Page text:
Coping with Change
Last month was quite a whirlwind for me, if you’ll pardon the expression. First there was a tornado that paid a visit on March 3, and now Covid19.
Like everyone else, my daily routine has been disrupted. I had a couple of classes right after the tornado, between that and the cleanup and rescue of some of my equipment it helped keep my mind off of the slow shutdown of everything around me. Of course training classes have now all been canceled, and now I am at home. Fortunately I have some things to work on, a PLC video that was in process for a customer, and remote programming work for another. But much of my planning for the next few months has been disrupted.
This week I will turn 60 years old. I am fairly set in the way I do things, and don’t react particularly well to sudden change (like the tornado) or even gradual change like I see going on in response to the pandemic. But one thing is certain, there is no escaping it. Neither of these events were avoidable, and we all have to deal with what is. In the case of the tornado, my immediate response was to go and salvage as much of my stuff as possible from my office and repair my house. These things were obvious at the time.
In the case of the pandemic and its slower effects, I have of course curtailed all of my travels and have learned how to “social distance” and carefully disinfect things. I limit my trips for groceries and repair materials to only those necessary and am careful not to get to close to others in my neighborhood. I am not particularly worried about direct exposure to the virus itself, I realize my personal chances of being exposed are pretty low, but like everyone else I am worried about the uncertainty that lies ahead. The unemployment rate has skyrocketed, the market has plummeted, and the numbers get worse every day.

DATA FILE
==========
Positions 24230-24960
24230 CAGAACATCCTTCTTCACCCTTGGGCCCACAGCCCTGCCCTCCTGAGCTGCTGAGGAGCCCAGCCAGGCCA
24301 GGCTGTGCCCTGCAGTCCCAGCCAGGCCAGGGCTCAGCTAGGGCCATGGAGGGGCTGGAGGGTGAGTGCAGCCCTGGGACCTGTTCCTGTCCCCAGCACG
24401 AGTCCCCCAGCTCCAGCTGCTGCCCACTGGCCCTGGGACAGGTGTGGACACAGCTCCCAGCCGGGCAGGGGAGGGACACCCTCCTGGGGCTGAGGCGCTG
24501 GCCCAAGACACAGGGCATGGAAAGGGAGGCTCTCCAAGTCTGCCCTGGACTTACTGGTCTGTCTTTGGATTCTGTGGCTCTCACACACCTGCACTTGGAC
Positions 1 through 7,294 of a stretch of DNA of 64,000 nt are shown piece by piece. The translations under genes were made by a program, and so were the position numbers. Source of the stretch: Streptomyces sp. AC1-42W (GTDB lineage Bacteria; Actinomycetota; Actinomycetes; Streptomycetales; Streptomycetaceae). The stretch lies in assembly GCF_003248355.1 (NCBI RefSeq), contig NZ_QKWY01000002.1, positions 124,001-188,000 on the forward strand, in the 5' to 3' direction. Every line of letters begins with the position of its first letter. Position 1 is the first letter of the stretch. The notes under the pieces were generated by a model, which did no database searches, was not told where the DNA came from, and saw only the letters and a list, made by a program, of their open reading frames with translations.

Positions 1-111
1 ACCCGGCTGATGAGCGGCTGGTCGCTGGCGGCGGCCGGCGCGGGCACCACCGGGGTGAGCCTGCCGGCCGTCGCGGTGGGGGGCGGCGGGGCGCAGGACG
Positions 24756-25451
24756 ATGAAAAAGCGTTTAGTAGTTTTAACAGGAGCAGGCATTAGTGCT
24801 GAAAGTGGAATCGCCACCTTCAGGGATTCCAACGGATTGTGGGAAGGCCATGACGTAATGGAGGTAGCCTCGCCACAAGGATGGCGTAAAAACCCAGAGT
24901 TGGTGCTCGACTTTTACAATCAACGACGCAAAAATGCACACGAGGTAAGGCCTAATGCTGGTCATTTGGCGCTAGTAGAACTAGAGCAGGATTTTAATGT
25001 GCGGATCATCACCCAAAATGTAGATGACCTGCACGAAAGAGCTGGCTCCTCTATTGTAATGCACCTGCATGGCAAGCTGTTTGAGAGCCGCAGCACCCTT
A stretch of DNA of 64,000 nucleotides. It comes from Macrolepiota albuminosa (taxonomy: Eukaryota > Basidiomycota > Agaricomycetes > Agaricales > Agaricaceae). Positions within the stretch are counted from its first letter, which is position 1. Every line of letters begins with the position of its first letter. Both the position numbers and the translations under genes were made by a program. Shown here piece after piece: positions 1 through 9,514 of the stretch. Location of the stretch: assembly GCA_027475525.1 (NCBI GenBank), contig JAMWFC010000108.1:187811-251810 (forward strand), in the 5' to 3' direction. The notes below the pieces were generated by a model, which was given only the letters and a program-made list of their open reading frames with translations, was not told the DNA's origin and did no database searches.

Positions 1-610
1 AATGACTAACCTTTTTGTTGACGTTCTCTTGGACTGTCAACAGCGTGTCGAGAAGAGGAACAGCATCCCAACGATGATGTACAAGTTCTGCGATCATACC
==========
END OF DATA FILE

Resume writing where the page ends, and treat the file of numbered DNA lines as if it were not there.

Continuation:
But like the tornado, everyone will have to respond. Life will go on after this, and people need to prepare for it. This kind of thing has not happened in our lifetimes, and it will have long term effects. Even for those who go to work every day like before, change is coming and everyone will have to manage it. For those who have to stay at home, this is a great time to learn new skills, exercise, or do all of those things you never had time to do before.
This is a view of my neighborhood from the top of a hill near my house. Where I am standing there were three large houses that were completely destroyed a month ago. You can see all of the tarps on the rooves and repairs going on down where I live, all of the people in these houses are having to deal with sudden change and gradual change at the same time. Fortunately no one in my neighborhood lost their life.
The effects of the tornado will be visible in my neighborhood for the next year or so, but the effects of Covid19 will last for the rest of our lives. The next month or so will certainly be tough, but the effects on the economy and society are long term. Many of the businesses that were open a month ago will never reopen, and society itself will almost certainly change. But this is also an opportunity for self-examination, and a chance for people to reevaluate their direction. Like after the tornado, we will rebuild and maybe even make things better.